Resources > Blog > The Virus of Disrespect: Recent Reflections
Recently, I have been busy conducting workshops on the new Worksafe BC changes related to harassment and bullying. While it has been a positive experience (check out the amazing feedback we received!), the many “conversations around conflict” I have had reminded me that, of all workplace issues, disrespect and dysfunction create the most emotional and costly damage to individuals, teams, departments and overall workplace environments.
It is “normal”, particularly at this time of year, for individuals to suffer from the common cold, headaches and flus. However, it is NOT normal for employees to suffer from stomach aches, headaches, sleep deprivation and generalized anxiety because of the “human viruses” within their workplaces.
These “viruses” are those individuals who use their erratic moods, unpredictable responses, and aggressive and dysfunctional behaviours (e.g. gossip, silent treatment, negativity, and overbearing opinions to name but a few) to create a toxic and unhealthy environment for those around them.
These individuals may hold any position within the workplace: they may be labourers, IT consultants, financial officers, custodians, health care professionals, educators … the list is endless. They may be union officials or senior management. They may be young or old, male or female. They may be front-line staff, managers or leaders of an organization. They may be borderline performers or technical geniuses. Their public “profile”, educational level, position on the organizational chart or overall “competence” in peforming their duties does not and should not matter. What matters is the consistently destructive effect that their behaviour has on everyone around them.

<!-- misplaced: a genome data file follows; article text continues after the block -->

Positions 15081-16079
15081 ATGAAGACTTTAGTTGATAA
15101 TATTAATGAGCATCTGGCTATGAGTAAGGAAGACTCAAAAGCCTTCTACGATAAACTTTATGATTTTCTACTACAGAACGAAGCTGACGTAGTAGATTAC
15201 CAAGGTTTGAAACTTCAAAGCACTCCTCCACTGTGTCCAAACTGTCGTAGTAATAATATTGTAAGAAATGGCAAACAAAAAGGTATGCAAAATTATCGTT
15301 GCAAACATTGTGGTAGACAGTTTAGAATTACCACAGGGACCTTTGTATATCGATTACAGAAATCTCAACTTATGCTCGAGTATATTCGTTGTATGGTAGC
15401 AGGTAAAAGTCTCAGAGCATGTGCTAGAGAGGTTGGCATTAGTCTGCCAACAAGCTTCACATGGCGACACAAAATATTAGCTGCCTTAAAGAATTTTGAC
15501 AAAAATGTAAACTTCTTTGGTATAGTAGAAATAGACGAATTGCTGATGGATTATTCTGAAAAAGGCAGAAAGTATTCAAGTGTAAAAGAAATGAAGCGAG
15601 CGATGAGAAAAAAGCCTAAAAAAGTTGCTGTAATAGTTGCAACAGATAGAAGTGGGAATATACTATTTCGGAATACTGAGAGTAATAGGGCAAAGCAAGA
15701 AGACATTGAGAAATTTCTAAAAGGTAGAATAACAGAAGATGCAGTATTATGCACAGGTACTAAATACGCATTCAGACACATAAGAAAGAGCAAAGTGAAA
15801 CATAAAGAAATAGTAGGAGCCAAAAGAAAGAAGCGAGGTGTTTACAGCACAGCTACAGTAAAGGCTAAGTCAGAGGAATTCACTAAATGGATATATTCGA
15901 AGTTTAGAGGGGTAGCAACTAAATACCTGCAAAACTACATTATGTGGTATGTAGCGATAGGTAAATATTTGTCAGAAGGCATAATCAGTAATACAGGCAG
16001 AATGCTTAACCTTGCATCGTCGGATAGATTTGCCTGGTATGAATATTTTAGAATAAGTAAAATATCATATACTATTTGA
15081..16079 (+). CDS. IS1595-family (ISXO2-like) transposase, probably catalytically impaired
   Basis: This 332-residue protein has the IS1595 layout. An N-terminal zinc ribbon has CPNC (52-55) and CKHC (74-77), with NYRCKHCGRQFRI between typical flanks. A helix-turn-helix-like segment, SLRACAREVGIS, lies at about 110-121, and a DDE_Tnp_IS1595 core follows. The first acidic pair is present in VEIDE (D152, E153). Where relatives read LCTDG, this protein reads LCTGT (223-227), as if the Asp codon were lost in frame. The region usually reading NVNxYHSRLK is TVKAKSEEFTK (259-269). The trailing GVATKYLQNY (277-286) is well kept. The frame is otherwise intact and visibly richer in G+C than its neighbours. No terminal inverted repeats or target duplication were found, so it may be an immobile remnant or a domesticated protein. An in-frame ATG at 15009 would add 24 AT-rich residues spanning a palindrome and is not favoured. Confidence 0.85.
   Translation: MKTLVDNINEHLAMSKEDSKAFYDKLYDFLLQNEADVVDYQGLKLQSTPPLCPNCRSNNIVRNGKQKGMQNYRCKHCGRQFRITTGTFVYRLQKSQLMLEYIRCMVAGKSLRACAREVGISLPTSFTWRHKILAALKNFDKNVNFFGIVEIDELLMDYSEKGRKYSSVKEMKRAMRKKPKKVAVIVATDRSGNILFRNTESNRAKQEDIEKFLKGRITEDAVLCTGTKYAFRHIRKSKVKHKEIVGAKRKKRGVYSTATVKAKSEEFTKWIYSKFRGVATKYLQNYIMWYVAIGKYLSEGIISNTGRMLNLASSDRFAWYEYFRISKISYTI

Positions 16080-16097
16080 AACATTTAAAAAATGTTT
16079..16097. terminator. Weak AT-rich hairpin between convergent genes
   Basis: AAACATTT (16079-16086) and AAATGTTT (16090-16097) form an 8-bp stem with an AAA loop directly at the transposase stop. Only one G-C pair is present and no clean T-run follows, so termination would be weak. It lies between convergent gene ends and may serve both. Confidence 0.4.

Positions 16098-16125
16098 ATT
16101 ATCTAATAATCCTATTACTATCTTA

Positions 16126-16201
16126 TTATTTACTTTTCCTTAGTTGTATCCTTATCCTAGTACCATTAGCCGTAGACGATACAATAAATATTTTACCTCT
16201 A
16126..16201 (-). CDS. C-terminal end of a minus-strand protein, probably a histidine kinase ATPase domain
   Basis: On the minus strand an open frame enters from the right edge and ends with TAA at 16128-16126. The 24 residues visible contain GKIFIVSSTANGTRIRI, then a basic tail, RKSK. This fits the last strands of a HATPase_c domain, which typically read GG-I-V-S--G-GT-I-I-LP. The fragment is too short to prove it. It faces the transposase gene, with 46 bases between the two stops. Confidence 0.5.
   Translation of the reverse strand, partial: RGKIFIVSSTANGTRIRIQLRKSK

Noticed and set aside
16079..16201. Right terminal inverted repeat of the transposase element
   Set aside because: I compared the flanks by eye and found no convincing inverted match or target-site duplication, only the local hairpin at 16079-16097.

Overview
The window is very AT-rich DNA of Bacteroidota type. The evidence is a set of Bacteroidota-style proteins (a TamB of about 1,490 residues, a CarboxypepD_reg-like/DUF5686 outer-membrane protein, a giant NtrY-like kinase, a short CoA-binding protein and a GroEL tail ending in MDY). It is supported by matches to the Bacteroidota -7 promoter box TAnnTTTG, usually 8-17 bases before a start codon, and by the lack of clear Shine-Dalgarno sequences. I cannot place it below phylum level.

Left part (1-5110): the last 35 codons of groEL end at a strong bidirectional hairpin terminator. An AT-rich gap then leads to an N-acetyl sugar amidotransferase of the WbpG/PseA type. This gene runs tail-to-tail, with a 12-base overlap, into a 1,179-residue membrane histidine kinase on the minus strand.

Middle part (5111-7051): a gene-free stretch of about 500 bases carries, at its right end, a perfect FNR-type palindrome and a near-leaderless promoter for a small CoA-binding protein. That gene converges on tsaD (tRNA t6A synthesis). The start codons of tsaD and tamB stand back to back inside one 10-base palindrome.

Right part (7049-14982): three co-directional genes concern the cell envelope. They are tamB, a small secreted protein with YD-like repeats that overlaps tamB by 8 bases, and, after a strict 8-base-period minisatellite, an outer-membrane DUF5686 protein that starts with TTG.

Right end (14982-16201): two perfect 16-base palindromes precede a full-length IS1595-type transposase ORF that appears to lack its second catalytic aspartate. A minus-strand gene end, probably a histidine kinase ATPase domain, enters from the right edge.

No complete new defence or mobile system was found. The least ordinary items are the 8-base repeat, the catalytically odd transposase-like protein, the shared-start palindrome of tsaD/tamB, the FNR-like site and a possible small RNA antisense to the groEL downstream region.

In a recent article in the Globe and Mail, journalist Stephen Quinn describes living in a “culture of mean”. Similarly, the human viruses of which I speak are experts in creating and maintaining a “culture of dysfunction”.
During my travels, I heard countless real-life stories, from individuals at all levels of organizatons, about the “dread” they feel when thinking about or going to their workplaces. Women and men, professionals and labourers, front line staff and managers all shared similar scenarios: sitting in their cars or at their desks or in their beds at night trying to stifle and cope with their nausea, anxiety and sleeplessness over having to work with the “human viruses” at their workplace. They think and re-think the negative encounters they have had, and imagine with dread those yet to come, and spend endless amounts of time strategizing over how best to manage what is, in fact, an unmanageable situation.
We do not have any control over the real viruses floating around that are making our employees and management teams sick. We do, however, have control over the human viruses that are creating the very same symptoms and destruction. Simply put, we need to hold these folks accountable for their unacceptable behaviour. It is time to for us to stop tolerating intolerant behaviour.
I will continue to do my best to support you in creating a healthier workplace. Together, let’s do what we can to detect, diagnose and address these viruses. Let me know how I can help.